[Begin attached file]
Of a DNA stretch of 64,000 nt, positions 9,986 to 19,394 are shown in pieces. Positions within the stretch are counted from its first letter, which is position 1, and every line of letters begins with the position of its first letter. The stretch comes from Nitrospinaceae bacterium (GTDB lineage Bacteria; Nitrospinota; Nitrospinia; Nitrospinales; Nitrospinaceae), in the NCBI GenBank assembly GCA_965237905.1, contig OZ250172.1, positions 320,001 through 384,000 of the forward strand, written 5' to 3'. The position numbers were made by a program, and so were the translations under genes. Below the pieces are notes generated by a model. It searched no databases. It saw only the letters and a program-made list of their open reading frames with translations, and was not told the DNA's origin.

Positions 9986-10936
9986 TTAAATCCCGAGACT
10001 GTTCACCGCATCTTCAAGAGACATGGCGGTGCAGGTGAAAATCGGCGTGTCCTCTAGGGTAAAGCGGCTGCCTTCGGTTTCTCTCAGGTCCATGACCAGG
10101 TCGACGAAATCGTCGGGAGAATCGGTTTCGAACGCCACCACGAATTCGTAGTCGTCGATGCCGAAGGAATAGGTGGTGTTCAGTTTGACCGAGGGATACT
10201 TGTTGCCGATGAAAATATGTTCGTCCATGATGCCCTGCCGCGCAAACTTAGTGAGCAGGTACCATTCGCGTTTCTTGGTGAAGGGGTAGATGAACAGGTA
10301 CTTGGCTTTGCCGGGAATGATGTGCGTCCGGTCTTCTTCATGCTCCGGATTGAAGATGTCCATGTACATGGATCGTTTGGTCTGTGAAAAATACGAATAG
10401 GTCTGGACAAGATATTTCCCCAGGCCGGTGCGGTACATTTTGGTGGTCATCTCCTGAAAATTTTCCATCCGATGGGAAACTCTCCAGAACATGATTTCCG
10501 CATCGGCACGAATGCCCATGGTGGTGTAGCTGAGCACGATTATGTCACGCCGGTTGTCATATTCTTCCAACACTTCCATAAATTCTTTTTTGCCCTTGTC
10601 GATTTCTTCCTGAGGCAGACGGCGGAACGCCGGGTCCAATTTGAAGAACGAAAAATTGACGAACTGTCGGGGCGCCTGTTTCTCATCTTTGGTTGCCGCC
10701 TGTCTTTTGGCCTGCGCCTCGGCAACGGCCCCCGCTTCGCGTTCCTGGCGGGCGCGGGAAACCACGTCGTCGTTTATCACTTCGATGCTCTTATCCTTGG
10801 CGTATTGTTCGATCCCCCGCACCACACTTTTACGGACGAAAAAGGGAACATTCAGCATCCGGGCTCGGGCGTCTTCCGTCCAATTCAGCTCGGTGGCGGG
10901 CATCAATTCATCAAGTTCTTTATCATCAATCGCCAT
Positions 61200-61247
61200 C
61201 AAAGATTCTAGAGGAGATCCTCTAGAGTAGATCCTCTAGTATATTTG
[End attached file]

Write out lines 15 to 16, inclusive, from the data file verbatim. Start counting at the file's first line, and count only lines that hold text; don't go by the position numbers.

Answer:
61200 C
61201 AAAGATTCTAGAGGAGATCCTCTAGAGTAGATCCTCTAGTATATTTG